ELY — Before Kevin Boerst was hired as the leading expert on rock layers and mineral formation at the Iron Range’s newly-proposed billion dollar underground copper-nickel mine, he was working with the different layers of sandwiches at a local Subway.
The important qualification here is that his geology degrees were being put to use as an Introduction to Geology instructor at Mesabi Range College in Virginia at the same time the self-described sandwich artist was in business.
Speaking from the Twin Metals Minnesota office in Ely, Boerst has an easygoing persona and an excitement about science that began in his early days in Wisconsin (forgive him, he’s a Packers fan).
It’s a career that would eventually carry him across the globe before his latest landing spot with Twin Metals as the chief geologist for what would be the state’s first-ever underground copper-nickel mine, and potentially the second-ever copper-nickel mine in Minnesota.
Boerst is in rare company at Twin Metals. He’s been with the project for more than a decade, back before Twin Metals and its predecessor Duluth Metals even existed, at a time when PolyMet — the proposed surface-level copper-nickel mine near Hoyt Lakes — was still in its infancy.PolyMet is currently on year 16 of its process to build a mine, to help put that in perspective.
So from Wisconsin to Africa and back to Minnesota, from the Italian BMT to the PGMs of the Duluth Complex, this is the story of the man behind rocks at Twin Metals.
‘You have to have a little bit of imagination’
From his days growing up in Wisconsin, Boerst was always interested in rocks, walking through the fields picking up the pretty ones. The sciences were always within his line of interest for the future, whether as biologist, forester and even an astronaut.
“The astronaut one didn't pan out too well. I'm not astronaut material. I would get so seasick,” he said. “I always wanted to be the first geologist on Mars. I'm too old for that now though.”
Still, the fascination Boerst holds with rocks extends beyond his Twin Metals work. He tells the story of inviting people over to his home recently, who admired the backsplash he hand-quarried, and asked what he did for a living.
Geologist was the perfect fit when he told the crowd.
“The great thing about geology — I'm a very science-oriented person — and it's the marriage of all the pure sciences: mathematics, physics, chemistry, a little biology if you get in fossils,” he said. “And then there's just little titch of art in there. You have to have a little bit of imagination.”
Boerst took that love of rocks and science to the University of Minnesota-Duluth and later earned masters with honors in geology at the University of the Witwatersrand in Johannesburg, South Africa.
He stayed on the continent to work for several companies including Anglo Platinum in the eastern Bushveld (South Africa), Harmony Gold in the eastern Kalahari (South Africa), doing environmental geology in the Okavango delta in Botswana and Sub Saharan Resources on a tantalum-nickel project in northern Mozambique.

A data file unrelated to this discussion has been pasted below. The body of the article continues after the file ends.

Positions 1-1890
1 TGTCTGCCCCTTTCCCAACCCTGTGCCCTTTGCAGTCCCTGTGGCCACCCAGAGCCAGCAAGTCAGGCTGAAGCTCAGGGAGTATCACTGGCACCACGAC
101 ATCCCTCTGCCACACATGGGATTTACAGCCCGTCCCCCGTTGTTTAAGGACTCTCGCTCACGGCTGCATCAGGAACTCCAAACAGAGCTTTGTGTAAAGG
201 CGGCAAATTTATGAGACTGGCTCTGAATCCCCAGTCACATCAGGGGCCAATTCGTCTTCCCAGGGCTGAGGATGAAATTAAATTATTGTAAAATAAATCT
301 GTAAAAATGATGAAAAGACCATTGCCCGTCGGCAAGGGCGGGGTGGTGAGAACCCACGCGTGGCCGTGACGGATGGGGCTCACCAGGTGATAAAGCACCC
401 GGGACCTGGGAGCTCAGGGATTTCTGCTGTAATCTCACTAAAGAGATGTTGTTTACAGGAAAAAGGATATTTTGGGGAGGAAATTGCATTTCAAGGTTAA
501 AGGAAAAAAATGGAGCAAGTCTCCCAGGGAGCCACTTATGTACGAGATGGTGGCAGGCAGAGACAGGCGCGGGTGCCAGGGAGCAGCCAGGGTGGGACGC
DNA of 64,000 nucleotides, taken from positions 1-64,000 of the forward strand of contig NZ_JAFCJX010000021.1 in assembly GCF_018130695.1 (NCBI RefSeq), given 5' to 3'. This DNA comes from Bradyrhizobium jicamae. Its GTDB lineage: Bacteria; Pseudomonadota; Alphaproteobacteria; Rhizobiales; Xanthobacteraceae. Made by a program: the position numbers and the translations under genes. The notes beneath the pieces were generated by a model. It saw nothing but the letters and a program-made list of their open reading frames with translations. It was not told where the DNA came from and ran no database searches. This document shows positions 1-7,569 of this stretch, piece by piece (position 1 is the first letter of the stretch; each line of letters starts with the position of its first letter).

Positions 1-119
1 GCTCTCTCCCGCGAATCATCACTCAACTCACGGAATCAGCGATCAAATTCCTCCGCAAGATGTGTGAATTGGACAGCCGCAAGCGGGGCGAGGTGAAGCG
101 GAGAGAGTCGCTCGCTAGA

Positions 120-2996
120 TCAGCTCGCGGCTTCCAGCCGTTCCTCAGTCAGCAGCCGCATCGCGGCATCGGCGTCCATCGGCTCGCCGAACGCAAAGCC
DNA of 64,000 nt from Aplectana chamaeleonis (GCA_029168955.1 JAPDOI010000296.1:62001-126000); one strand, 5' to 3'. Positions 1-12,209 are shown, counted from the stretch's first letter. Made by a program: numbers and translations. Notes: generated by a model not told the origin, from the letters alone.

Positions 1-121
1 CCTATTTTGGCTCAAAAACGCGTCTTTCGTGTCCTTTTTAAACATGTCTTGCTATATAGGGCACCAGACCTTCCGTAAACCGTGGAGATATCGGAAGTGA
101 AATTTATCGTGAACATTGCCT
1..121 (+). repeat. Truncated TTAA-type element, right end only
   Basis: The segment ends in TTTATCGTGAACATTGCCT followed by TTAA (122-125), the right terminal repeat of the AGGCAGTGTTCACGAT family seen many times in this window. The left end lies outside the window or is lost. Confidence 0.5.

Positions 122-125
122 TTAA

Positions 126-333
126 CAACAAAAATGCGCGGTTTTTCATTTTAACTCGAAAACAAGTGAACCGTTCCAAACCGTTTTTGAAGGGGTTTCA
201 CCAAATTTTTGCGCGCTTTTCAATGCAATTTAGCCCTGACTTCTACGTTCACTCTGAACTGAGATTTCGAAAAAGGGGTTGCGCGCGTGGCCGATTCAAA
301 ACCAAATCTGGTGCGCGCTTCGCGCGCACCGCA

Boerst returned stateside to Minnesota around 2003-04 for his gig at Subway and Mesabi Range.
“You need to pay the bills,” he said. “Suck it up and get a job.”
So how did a wanna be astronaut, turned sandwich artist and community college instructor become the head geologist and one of the most technological mines introduced in Minnesota?
It started in October 2006, when one of Boerst’s former professors at UMD recommended contract work as a geologist for Wallbridge America, the company that held the leases at the current location. The project was later turned over to Duluth Metals, the better-known precursor to Twin Metals.
Finding a mineral deposit is almost like a targeted form of wildcatting, with an emphasis on the targeted part. Wildcatting is a form of oil drilling where exploration wells are drilled in areas not known to be traditional or even expected oilfields.
Mineral deposits like the Duluth Complex are more of a sure thing, but coming across a hit can be difficult. Finding a deposit is as easy as mapping it out with the use of good science, or someone finding surface rock with the minerals embedded. Even still, in the right geological environment, the exploratory drilling process makes the average baseball career look like a hall of famer.
“The majority of exploration, drilling, it’s a one in 100 hit,” Boerst explained. “It’s a long shot. I got this great idea, all the rocks fit and there might be something here. Usually, more often than not, it’s a dud.”
The copper and nickel deposits found in the Duluth Complex near Ely were first discovered in the 1950s while building out roads and infrastructure. Drilling started on the land in the 1960s and 1970s, but mining came to fruition when Duluth Metals picked up the leases around 2006 and set their sights on a mining project.
“There were seven holes in the ground that they drilled when I started,” Boerst said. “We now have 496, plus wedges.”
Finding the full-scale deposit is a lesson in geology, geometry and art, he continued, running his hand along a map of where Twin Metals will mine if its plans are approved by state and federal regulators in the coming years.